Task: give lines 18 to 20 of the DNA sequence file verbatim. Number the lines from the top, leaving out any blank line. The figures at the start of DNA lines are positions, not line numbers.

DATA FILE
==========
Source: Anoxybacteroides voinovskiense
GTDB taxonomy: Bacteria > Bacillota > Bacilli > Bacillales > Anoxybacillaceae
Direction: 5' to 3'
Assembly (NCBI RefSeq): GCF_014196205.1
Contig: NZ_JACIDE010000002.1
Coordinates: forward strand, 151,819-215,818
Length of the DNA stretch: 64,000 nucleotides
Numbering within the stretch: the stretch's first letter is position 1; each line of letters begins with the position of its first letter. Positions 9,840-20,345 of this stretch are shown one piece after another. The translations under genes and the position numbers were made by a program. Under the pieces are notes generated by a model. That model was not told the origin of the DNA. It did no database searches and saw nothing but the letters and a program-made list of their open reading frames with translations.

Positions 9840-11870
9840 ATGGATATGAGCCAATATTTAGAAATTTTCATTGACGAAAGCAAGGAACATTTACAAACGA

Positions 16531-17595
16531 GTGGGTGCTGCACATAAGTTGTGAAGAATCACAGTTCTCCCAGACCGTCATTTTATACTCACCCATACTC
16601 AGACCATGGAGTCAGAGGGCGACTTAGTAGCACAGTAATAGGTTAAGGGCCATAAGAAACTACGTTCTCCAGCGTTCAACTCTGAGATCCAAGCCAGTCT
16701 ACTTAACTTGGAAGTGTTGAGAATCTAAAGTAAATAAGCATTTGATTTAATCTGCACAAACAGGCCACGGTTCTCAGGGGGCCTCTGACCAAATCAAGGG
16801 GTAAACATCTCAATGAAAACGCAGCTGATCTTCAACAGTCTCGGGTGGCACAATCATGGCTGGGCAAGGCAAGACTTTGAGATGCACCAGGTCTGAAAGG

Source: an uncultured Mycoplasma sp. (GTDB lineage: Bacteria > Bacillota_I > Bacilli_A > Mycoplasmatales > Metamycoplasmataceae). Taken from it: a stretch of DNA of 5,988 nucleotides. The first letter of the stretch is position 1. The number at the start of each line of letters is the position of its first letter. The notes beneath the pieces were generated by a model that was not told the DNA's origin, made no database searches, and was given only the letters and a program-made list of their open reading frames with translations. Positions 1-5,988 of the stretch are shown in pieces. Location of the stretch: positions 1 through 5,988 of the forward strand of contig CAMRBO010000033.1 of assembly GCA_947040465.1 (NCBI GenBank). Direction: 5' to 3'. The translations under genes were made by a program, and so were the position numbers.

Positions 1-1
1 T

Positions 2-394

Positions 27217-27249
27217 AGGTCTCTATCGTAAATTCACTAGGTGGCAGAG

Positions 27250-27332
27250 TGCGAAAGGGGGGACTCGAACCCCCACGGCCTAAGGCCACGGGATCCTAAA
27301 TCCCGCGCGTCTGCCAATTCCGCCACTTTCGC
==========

1 T

Positions 2-394

Positions 27217-27249